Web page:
Hypnotic, sad, and occasionally graphic, this first-rate picto-history of Africa's glory days manages to convey something of the magic that inspired artists and hunters alike to flock to the expansive, untamed land known as The Dark Continent. Excellently annotated with stunning, eye-poppingly original photos never before seen. First rate. Spending an hour with Beard's book is to embark on an adventure. You will not be able to forget many of these photos, some of which were supplied to the author by Karen Blixen, the woman who penned "Out of Africa." The orginal 1965 edition of "End of the Game" is so prized the School of the Art Institute of Chicago keeps a copy under close guard in the Special Collections room. To spend an hour with this book is to lose yourself under the volcanic glare of an African sun, to feel the blackflies nipping at your shins, and see, if only through a final, panicked photo, all the beauty and horror of Africa rushing toward you through the tall grass of an abandoned savannah.
Sound exciting? Take my advice: skip "Out of Africa"; "End of the Game" is out of this world.
15 of 16 people found the following review helpful
5.0 out of 5 stars more than a coffee table photography book 2 July 1998
By A Customer - Published on
This is not a coffee table book despite its professional and exquiste photographs. The End of the Game is a heartrending and informative picture of poaching and the plight of the African elephant. For those with connections to Kenya it breathes nostalgia of days gone by, and an era both sad and beautiful.
8 of 8 people found the following review helpful
5.0 out of 5 stars Old Africa-brought to life 10 Nov 2001
By Sherry L. Rogers - Published on
It's a very real look at Old Africa. It shows the truth of man's bad luck, bad descisions, greed, and life filled with hard times. It shows nature in it's true self, not some Disney version of happy animals dancing around. This is an excellent book and should serve as a wake up call for the multitudes of Americans who believe the garbage that is spoon fed to them on their televisions. It may be well more than most readers can handle, because the truth is not sugar coated here.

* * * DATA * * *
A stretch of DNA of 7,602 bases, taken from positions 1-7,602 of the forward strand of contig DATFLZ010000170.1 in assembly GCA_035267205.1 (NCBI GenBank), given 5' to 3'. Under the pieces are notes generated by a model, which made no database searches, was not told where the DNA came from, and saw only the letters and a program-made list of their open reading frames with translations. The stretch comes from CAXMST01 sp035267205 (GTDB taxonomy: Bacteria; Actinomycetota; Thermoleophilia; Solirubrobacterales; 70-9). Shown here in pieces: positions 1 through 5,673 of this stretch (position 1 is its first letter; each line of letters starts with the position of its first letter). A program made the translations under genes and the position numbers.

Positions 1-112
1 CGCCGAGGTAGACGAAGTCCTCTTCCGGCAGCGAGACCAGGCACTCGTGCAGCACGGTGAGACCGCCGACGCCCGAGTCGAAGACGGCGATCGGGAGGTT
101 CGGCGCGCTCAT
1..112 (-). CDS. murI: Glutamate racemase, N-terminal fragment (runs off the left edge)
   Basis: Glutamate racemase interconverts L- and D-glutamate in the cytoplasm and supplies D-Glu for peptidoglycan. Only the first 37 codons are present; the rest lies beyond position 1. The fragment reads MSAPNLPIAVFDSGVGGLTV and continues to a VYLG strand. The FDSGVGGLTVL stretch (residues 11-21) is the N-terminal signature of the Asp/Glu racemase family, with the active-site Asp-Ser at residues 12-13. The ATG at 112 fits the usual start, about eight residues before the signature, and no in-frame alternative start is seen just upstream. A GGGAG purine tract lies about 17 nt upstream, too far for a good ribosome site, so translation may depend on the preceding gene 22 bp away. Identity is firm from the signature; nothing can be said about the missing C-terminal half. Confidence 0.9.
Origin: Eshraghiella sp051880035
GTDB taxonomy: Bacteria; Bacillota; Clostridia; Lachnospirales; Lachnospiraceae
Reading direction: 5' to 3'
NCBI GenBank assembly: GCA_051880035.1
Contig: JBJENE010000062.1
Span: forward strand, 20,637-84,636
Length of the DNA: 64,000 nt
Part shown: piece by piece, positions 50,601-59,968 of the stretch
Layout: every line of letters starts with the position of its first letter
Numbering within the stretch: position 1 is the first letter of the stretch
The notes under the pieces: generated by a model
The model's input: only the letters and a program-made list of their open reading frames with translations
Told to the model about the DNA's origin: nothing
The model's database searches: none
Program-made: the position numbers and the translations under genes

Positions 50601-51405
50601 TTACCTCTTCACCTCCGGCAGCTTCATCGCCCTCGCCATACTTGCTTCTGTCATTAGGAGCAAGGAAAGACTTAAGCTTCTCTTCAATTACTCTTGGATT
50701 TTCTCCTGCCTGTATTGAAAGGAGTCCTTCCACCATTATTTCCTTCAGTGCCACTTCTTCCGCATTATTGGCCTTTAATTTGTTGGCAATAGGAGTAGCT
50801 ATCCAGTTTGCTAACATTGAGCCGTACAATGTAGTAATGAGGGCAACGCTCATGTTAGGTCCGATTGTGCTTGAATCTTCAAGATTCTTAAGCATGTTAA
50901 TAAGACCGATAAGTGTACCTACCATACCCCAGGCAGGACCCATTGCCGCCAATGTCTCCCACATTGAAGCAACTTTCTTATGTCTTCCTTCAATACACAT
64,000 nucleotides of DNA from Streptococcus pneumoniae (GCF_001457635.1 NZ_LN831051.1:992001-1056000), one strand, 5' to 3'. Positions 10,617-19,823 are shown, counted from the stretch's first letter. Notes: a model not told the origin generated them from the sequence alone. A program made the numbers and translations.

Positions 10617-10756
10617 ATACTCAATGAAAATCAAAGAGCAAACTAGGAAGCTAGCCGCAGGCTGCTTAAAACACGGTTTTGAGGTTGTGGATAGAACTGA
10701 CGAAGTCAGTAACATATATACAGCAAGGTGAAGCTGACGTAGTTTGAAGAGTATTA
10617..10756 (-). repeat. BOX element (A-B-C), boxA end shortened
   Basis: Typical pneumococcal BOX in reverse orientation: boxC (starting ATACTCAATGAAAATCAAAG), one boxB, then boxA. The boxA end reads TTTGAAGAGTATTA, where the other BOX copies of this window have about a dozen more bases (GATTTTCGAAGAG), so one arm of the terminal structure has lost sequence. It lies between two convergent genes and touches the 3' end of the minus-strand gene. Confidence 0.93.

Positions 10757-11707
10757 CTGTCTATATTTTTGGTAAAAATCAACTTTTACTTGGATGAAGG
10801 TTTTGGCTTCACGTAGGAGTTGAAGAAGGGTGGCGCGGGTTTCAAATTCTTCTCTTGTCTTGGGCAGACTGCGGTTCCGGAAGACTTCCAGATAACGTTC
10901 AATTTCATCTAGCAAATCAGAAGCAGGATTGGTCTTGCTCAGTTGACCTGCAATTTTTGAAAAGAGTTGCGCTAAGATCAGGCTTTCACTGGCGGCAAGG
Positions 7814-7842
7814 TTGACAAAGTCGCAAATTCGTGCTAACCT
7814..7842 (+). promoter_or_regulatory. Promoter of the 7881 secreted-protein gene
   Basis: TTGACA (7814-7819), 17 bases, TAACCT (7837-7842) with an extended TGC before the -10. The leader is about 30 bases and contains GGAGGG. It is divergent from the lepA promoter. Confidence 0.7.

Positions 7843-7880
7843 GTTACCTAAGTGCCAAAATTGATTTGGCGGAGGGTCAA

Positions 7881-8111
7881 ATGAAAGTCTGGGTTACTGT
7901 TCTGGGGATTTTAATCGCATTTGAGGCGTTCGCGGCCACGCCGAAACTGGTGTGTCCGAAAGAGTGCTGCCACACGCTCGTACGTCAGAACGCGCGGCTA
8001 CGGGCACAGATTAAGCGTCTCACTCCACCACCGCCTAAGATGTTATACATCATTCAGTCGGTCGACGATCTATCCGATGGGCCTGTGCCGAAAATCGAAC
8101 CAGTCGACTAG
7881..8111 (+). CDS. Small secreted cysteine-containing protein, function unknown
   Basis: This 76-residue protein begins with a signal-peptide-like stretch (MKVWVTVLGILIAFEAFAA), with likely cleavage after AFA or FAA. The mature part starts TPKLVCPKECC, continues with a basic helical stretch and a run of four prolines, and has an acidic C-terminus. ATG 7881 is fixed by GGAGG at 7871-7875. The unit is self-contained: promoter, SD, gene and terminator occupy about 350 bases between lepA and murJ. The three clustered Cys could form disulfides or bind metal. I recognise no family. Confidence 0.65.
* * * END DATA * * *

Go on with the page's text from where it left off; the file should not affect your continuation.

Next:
6 of 6 people found the following review helpful
5.0 out of 5 stars Old Africa brought to life 10 Nov 2001
By Sherry L. Rogers - Published on
An excellent book for those that can handle the truth. It shows what will happen when nature is left to manage itself and what happens when men don't control themselves. It's about hard times and history-a way of life long forgotten. If you are a product of the spoonfed Disney age, then you'll find this book shocking. It may well be your first taste of truth about wild animals,wild places, and the true spirit of man. This book is about Old Africa and should not be judged with today's politically correct eye. It is an account of things happened in a forgotten time, and a lost way of life.
6 of 7 people found the following review helpful
5.0 out of 5 stars Heartbreaking but important to see 22 Nov 2000
By MilesAhead - Published on
Images have great power over the imagination and spirit, and Beard's b&w photographs of elephant carcasses are both elegant and tragic, showing that elephants are the first to be affected by any inbalances in their environment, whether induced naturally or from mankind's insensitivity. What ever flaws Beard may have as a wildlife conservationists, he is great artist with a crying heart for these noble and wonderful animals. I highly recommend this book.